When it comes to choosing which other species to hang out with, wild animals quite literally change their minds with the weather, a new University of Liverpool study reveals.
The findings, which are published in the journal Philosophical Transactions of the Royal Society B, could help conservationists better predict the risk of extinction faced by endangered species.
"In the wild, a species always exists as part of a community of other species, which affect its survival. These interactions are crucial when it comes to predicting extinction risk: if we focus only on single species in isolation we may get it very wrong," explains the leader of the research team, Dr Jakob Bro-Jørgensen.
In this study the researchers aimed to uncover if species alter their preference for different social partners when their environment changes - a central question to forecast how current environmental changes caused by humans are likely to affect animal populations and communities.
Over a year, they followed the distribution in space and time of a dozen species inhabiting the Masai Mara plains in East Africa, including buffaloes, giraffes, zebras, antelopes, ostriches and warthogs, to see how the strength of social attraction within individual species pairs changed between the wet and dry season.
All of the savannah herbivore species underwent seasonal changes when it came to their social groupings, with rainfall affecting half of all the possible species pairs.
The researchers suggest that this could be due to a number of reasons, including species migration, climate adaption and feeding preferences. For example, the presence of migrating wildebeest during the dry season may provide a welcome social partner for some, like zebra, but be avoided by others, like buffalo, while arid-adapted species, such as gazelles, ostrich and warthog, may group together during the dry season but separate during the wet season.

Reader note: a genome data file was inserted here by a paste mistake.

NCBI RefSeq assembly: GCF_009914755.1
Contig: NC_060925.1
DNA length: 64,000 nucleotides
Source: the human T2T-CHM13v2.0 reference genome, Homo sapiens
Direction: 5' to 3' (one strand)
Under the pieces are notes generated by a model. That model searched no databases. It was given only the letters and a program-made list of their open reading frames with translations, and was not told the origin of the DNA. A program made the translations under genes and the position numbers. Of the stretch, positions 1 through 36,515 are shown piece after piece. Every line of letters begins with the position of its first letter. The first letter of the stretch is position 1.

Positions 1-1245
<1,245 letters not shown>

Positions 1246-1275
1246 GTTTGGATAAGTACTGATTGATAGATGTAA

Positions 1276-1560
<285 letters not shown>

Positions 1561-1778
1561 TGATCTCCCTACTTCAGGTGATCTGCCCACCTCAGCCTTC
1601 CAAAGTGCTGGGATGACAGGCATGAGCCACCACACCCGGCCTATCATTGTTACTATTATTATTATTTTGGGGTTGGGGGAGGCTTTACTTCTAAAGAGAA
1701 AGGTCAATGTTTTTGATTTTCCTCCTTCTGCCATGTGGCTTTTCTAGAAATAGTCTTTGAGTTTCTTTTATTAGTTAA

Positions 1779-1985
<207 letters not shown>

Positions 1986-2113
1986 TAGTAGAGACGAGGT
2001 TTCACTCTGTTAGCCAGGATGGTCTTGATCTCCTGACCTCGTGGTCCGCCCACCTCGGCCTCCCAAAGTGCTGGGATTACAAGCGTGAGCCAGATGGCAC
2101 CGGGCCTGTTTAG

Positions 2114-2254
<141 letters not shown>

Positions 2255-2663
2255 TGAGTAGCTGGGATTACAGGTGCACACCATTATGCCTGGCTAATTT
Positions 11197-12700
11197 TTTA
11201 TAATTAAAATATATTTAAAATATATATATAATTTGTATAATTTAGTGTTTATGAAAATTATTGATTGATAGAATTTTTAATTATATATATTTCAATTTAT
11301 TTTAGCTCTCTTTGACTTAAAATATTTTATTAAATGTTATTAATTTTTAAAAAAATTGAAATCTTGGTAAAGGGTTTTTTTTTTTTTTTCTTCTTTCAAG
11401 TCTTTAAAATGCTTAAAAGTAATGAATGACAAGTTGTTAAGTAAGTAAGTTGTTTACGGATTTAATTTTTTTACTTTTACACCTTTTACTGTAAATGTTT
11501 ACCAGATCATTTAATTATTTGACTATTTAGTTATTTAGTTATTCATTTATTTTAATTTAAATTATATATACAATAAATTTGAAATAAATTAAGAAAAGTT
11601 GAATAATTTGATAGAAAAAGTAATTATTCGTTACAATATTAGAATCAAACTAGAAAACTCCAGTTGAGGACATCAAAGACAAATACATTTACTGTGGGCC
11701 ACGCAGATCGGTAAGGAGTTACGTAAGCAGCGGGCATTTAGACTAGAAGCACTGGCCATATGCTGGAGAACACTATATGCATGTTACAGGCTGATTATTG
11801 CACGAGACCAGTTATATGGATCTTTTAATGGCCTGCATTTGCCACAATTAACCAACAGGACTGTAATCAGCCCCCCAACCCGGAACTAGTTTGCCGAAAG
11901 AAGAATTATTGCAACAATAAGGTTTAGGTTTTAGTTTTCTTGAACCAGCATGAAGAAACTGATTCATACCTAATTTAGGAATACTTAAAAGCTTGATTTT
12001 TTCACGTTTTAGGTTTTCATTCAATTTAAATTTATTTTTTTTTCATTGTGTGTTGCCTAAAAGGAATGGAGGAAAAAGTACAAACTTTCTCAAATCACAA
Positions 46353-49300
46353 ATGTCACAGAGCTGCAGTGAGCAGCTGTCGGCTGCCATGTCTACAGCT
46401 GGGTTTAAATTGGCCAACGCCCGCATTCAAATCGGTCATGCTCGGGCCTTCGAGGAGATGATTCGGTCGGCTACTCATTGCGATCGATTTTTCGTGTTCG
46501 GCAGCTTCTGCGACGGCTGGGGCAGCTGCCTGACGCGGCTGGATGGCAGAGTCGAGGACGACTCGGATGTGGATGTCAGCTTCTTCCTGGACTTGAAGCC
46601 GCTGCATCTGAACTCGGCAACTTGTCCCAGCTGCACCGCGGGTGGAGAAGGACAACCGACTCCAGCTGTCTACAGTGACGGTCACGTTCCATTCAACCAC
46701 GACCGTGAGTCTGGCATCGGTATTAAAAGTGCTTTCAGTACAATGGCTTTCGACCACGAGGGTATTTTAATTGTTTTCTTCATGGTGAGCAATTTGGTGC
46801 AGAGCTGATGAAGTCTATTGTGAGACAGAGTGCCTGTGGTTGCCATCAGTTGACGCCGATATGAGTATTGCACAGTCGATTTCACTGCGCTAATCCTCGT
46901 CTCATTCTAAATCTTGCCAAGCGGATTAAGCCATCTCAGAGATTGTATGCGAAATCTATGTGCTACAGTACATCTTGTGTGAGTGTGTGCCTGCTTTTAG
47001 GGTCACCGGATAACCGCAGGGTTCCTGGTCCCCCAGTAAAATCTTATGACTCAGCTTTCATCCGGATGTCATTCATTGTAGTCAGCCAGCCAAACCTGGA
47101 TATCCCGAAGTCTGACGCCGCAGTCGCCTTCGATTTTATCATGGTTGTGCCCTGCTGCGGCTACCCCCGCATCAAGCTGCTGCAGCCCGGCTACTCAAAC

"Our study shows that the dramatic changes that humans are causing to the environment at present, be it through climate change, overhunting or habitat fragmentation, will likely create indirect consequences by changing the dynamics of ecological communities," says Dr Bro-Jørgensen.
"This can cause unexpected declines in species if critical bonds with other species are broken. A particular concern is when animals find themselves in novel conditions outside the range which they have been shaped by evolution to cope with," he adds.
Following on from this study, the researchers now plan to investigate how predation and feeding strategies interact to drive the formation of mixed-species groups.
The study is published in a special themed issue of the journal edited by Dr Bro-Jørgensen and colleagues, which looks at how behavioural ecological research can provide critical information for population modelling in conservation.